Money Moves

Help upcoming generations in their quest to put their wealth to work for a better world

The largest intergenerational transfer of wealth will pass an estimated $30 trillion to younger generations over the next decade and up to $70 trillion over the next 20 years. How will wealth management advisories adapt their practices to attract and retain younger clientele?

The clients of wealth management firms and private banks are transitioning that wealth to their children and grandchildren. These children, who primarily consist of Millennials and Gen X, have very different views on money management than their Baby Boomer parents.

While Gen X has already begun to inherit wealth from older generations, Millennials are likely to inherit a large portion of the wealth yet to be transferred. Millennial earning power will increase by nearly 75% over the next few years.

As nearly $30 trillion changes hands over the coming decade, advisors must recognize how Millennial financial and philanthropic interests differ from those of older generations in order to stay relevant and form enduring client relationships.

Millennials manage their money differently than their parents.

Despite facing greater debt and impacts of economic recessions, Millennials tend to embrace generosity to a greater degree than their older counterparts. Whether in terms of supporting non-profit organizations, speaking out about the social issues they care about, or intentionally prioritizing sustainable investing opportunities, younger generations are looking to make a positive impact on the world.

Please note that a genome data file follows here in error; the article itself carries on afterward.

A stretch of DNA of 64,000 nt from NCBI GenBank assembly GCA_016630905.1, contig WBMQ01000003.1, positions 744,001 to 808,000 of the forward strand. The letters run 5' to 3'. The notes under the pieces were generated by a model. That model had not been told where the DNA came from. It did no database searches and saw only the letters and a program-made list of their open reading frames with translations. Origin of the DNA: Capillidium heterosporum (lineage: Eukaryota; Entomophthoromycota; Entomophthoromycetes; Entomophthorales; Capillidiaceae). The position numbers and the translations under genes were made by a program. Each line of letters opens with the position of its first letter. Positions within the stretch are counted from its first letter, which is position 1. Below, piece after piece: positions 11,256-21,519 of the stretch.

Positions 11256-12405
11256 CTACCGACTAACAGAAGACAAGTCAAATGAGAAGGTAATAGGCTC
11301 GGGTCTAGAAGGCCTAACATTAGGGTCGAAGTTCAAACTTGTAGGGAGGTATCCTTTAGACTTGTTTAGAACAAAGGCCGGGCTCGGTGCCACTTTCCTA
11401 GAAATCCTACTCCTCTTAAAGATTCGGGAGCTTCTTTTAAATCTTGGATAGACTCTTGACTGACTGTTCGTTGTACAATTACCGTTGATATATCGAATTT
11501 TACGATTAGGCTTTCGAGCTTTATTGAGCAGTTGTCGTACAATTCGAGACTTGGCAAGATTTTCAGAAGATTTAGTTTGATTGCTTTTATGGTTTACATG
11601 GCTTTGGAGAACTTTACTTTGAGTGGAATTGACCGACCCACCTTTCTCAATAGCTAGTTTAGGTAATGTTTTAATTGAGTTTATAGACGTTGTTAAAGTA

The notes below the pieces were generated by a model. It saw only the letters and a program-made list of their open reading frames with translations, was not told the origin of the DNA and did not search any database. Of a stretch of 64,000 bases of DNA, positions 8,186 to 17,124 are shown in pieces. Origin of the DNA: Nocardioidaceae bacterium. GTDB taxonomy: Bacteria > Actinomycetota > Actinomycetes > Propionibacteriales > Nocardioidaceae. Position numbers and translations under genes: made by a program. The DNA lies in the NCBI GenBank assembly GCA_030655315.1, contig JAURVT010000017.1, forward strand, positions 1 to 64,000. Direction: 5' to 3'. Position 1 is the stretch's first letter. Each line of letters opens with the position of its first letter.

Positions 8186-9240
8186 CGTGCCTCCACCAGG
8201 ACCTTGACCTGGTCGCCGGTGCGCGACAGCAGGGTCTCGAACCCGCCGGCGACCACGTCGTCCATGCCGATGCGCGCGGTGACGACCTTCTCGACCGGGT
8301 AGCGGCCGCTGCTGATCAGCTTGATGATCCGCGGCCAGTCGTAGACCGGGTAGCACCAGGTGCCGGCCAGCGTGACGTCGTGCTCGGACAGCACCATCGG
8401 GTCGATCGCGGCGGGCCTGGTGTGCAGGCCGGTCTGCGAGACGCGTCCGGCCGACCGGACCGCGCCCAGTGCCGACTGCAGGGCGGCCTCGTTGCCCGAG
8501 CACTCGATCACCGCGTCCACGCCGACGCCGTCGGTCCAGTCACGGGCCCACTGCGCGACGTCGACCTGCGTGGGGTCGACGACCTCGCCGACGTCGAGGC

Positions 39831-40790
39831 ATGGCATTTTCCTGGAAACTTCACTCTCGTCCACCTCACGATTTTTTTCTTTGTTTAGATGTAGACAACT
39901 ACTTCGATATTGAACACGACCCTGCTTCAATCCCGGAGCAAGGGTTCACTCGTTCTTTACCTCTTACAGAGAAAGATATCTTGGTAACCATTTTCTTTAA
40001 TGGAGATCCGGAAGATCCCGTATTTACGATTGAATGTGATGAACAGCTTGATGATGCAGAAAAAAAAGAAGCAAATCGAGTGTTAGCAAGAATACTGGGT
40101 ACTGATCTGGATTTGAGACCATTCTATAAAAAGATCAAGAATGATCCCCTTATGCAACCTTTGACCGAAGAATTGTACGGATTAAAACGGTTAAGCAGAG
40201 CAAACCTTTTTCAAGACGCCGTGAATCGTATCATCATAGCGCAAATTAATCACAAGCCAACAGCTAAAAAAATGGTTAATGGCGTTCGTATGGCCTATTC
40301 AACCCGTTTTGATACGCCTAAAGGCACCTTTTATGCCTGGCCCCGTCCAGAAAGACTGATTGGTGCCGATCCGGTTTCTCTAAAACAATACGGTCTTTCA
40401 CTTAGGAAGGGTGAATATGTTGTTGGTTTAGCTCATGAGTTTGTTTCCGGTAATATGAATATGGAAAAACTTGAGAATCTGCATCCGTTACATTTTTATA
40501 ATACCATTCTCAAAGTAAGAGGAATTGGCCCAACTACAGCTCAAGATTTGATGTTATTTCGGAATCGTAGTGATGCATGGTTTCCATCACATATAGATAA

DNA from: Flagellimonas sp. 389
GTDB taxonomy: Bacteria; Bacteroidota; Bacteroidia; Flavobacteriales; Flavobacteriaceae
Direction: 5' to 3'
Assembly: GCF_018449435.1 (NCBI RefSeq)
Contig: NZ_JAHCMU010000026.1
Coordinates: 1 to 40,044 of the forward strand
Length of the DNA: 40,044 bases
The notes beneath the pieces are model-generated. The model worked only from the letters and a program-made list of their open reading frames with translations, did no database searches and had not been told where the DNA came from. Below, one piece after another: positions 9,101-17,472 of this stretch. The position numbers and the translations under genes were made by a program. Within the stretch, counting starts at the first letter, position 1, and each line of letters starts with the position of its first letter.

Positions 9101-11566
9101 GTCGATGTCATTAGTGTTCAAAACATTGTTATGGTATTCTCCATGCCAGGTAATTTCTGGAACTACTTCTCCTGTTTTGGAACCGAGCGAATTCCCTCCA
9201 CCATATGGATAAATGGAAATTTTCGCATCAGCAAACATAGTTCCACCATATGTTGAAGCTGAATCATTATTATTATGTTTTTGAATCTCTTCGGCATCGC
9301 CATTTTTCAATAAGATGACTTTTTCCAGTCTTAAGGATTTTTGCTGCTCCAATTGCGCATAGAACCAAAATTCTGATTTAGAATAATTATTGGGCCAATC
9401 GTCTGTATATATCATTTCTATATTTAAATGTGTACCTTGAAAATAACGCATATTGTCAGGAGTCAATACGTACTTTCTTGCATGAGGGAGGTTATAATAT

Despite these trends, few advisory firms have captured a key component of financial wellbeing that particularly appeals to Millennial clients: philanthropy.

Younger generations more intently consider how to use their privilege in order to positively impact their communities.

Younger generations are leading the charge to make an impact: 46% of Millennials say they’ll give this year compared to only 14% of Baby Boomers and 24% of Gen X, per Investopedia. Similarly, 55% of surveyed Millennial donors expect to contribute over $500 this year, while only 26% of Baby Boomers say the same, according to Frontstream.

Similarly, Morgan Stanley’s Institute for Sustainable Investing surveyed active individual investors and found that 86% of Millennials are interested in sustainable investing.

Financial institutions are poised to take advantage of these trends by leading the charge to make philanthropy more accessible to younger generations. By incorporating giving into the client relationship, firms will attract and retain altruistic clients.

Doing so instills the notion that philanthropic and financial goals are not mutually exclusive—in fact, they’re fundamentally intertwined. By aligning these goals, financial institutions can tap into an ever-growing market and empower customers to make an impact.

 As charitable giving becomes increasingly intertwined with a client’s other financial goals, there is an opportunity for firms to provide in-house charitable services in a personal and highly customized way.

“Given the seemingly unstoppable movement toward holistic wealth management relationships, philanthropy really can’t be left out of wealth plans anymore,” says Aite-Novarica Strategic Advisor Wally Okby in his new report, Expanding Delivery of Philanthropic Advisory Across Wealth Management.

It is increasingly essential for wealth management firms to equip younger clientele with philanthropic solutions to meet their charitable needs.

Luckily, technology makes it easier than ever to administer charitable services.

Book a demo to learn about software that powers scalable philanthropic opportunities within your practice.